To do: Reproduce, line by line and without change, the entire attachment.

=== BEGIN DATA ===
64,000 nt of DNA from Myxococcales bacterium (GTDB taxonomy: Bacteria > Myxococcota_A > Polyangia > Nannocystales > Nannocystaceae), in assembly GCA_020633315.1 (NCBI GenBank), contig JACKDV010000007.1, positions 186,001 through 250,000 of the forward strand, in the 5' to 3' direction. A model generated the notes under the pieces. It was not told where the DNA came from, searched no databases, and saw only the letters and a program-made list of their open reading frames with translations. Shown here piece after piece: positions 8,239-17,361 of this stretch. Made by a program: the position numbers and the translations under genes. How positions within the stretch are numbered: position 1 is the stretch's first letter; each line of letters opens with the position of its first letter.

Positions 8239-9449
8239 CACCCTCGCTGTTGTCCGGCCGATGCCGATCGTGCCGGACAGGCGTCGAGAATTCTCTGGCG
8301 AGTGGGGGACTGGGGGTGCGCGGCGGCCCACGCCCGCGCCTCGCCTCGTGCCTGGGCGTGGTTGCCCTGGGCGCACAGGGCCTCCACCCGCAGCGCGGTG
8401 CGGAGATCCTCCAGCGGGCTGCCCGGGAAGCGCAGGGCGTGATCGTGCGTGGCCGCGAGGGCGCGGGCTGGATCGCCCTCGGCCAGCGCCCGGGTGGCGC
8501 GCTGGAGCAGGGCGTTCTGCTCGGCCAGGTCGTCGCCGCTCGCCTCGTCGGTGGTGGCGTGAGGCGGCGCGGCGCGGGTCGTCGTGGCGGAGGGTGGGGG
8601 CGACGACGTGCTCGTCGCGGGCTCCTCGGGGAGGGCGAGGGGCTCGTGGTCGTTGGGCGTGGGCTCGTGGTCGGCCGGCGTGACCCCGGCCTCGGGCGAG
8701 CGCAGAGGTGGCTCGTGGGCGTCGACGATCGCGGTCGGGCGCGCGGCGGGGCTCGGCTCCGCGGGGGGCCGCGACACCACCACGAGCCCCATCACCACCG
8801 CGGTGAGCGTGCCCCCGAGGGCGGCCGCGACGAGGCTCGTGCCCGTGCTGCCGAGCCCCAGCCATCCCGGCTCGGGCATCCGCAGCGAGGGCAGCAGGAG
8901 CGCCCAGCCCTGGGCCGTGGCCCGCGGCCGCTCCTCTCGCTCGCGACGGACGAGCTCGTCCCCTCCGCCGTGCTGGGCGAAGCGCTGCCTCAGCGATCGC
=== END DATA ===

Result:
64,000 nt of DNA from Myxococcales bacterium (GTDB taxonomy: Bacteria > Myxococcota_A > Polyangia > Nannocystales > Nannocystaceae), in assembly GCA_020633315.1 (NCBI GenBank), contig JACKDV010000007.1, positions 186,001 through 250,000 of the forward strand, in the 5' to 3' direction. A model generated the notes under the pieces. It was not told where the DNA came from, searched no databases, and saw only the letters and a program-made list of their open reading frames with translations. Shown here piece after piece: positions 8,239-17,361 of this stretch. Made by a program: the position numbers and the translations under genes. How positions within the stretch are numbered: position 1 is the stretch's first letter; each line of letters opens with the position of its first letter.

Positions 8239-9449
8239 CACCCTCGCTGTTGTCCGGCCGATGCCGATCGTGCCGGACAGGCGTCGAGAATTCTCTGGCG
8301 AGTGGGGGACTGGGGGTGCGCGGCGGCCCACGCCCGCGCCTCGCCTCGTGCCTGGGCGTGGTTGCCCTGGGCGCACAGGGCCTCCACCCGCAGCGCGGTG
8401 CGGAGATCCTCCAGCGGGCTGCCCGGGAAGCGCAGGGCGTGATCGTGCGTGGCCGCGAGGGCGCGGGCTGGATCGCCCTCGGCCAGCGCCCGGGTGGCGC
8501 GCTGGAGCAGGGCGTTCTGCTCGGCCAGGTCGTCGCCGCTCGCCTCGTCGGTGGTGGCGTGAGGCGGCGCGGCGCGGGTCGTCGTGGCGGAGGGTGGGGG
8601 CGACGACGTGCTCGTCGCGGGCTCCTCGGGGAGGGCGAGGGGCTCGTGGTCGTTGGGCGTGGGCTCGTGGTCGGCCGGCGTGACCCCGGCCTCGGGCGAG
8701 CGCAGAGGTGGCTCGTGGGCGTCGACGATCGCGGTCGGGCGCGCGGCGGGGCTCGGCTCCGCGGGGGGCCGCGACACCACCACGAGCCCCATCACCACCG
8801 CGGTGAGCGTGCCCCCGAGGGCGGCCGCGACGAGGCTCGTGCCCGTGCTGCCGAGCCCCAGCCATCCCGGCTCGGGCATCCGCAGCGAGGGCAGCAGGAG
8901 CGCCCAGCCCTGGGCCGTGGCCCGCGGCCGCTCCTCTCGCTCGCGACGGACGAGCTCGTCCCCTCCGCCGTGCTGGGCGAAGCGCTGCCTCAGCGATCGC